Installing Native Gems From Header Files And Shared Libraries

In the previous chapter we learned how to build native gem from sources as well as how to build library that gem depends on. However, sometimes we will have available only header files and shared library for dependent library. Even in this case there is a way to build gem extension from sources, but we must use slightly different approach. Main difference is how we get static library against which we must link gem's extension. Previously we did it by compiling dependent library. In this case we obviously have to use shared library to create link library.

Without going into too much details about windows DLLs let's see what are steps we have to make in order to build gem extension in this case. First one is to create export definition file. This is a file that contains list of all symbols (mainly functions) exported from shared library. Once we have it, in the next step we must create import library for target DLL. Import library is necessary for GCC linker to link gem's extension against dependent shared library.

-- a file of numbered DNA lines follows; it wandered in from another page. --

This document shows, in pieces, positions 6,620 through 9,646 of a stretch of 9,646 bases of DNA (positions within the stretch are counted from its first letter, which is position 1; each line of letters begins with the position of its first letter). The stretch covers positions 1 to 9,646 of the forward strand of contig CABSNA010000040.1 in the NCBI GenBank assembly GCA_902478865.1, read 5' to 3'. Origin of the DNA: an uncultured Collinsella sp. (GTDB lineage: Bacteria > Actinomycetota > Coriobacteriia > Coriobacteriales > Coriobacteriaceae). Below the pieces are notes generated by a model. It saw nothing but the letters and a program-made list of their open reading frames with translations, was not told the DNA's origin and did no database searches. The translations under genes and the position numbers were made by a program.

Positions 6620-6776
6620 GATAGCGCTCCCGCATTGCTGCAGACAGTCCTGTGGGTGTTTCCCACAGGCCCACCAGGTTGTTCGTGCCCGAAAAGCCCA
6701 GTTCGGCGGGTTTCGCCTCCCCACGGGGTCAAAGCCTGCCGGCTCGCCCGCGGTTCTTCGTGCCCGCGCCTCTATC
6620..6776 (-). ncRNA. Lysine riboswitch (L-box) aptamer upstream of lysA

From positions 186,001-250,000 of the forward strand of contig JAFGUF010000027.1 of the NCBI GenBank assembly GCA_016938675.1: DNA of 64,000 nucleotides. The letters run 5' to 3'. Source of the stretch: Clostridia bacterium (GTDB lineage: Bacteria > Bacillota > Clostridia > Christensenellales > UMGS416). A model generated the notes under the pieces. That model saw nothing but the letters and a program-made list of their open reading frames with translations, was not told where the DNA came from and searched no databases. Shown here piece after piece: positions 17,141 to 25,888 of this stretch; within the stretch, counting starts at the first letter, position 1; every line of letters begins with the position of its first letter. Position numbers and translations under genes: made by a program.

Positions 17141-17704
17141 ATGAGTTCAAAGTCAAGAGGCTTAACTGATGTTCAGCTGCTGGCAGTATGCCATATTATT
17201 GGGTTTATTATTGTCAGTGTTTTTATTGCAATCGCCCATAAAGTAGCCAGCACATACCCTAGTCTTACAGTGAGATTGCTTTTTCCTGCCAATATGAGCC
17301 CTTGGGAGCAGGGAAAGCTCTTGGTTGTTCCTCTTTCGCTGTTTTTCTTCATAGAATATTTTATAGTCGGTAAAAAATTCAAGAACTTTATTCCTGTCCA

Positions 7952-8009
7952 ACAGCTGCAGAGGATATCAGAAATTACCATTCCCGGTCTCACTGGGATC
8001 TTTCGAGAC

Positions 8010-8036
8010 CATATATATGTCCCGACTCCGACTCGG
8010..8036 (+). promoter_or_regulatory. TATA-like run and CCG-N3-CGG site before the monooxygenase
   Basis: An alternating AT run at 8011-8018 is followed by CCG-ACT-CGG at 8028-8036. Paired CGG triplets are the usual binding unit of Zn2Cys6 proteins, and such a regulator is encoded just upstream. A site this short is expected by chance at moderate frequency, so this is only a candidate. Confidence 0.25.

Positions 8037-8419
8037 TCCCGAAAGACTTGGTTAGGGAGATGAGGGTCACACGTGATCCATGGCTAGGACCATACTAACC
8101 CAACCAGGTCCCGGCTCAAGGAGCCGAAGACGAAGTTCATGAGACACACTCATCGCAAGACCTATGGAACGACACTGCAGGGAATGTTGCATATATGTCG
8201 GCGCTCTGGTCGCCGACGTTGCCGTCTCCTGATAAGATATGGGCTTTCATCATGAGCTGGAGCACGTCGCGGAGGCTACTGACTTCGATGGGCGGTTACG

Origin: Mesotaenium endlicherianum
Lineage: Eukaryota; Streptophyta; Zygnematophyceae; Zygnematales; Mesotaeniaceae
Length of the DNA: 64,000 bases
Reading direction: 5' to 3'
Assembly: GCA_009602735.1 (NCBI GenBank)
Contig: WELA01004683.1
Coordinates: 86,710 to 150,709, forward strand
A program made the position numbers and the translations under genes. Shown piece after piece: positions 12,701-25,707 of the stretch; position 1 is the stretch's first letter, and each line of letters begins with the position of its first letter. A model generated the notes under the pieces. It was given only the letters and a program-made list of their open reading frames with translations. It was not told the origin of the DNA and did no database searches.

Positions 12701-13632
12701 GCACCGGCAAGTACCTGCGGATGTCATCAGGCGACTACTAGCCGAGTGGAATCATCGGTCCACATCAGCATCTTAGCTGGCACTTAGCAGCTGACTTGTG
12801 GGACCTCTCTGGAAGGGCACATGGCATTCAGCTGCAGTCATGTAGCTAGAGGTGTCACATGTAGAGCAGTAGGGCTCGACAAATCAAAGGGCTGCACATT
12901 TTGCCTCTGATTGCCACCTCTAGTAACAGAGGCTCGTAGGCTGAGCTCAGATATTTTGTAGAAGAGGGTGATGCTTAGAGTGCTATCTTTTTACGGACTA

There are several ways exports definition file can be created. This is ordinary text file, so we can just type in all entries following few simple rules. First line should contain library name, followed by a line with only EXPORTS in it. After these two lines each exported symbol must be listed, one per line. Sample with just a few symbols from a user32.dll, Windows system library, is given below: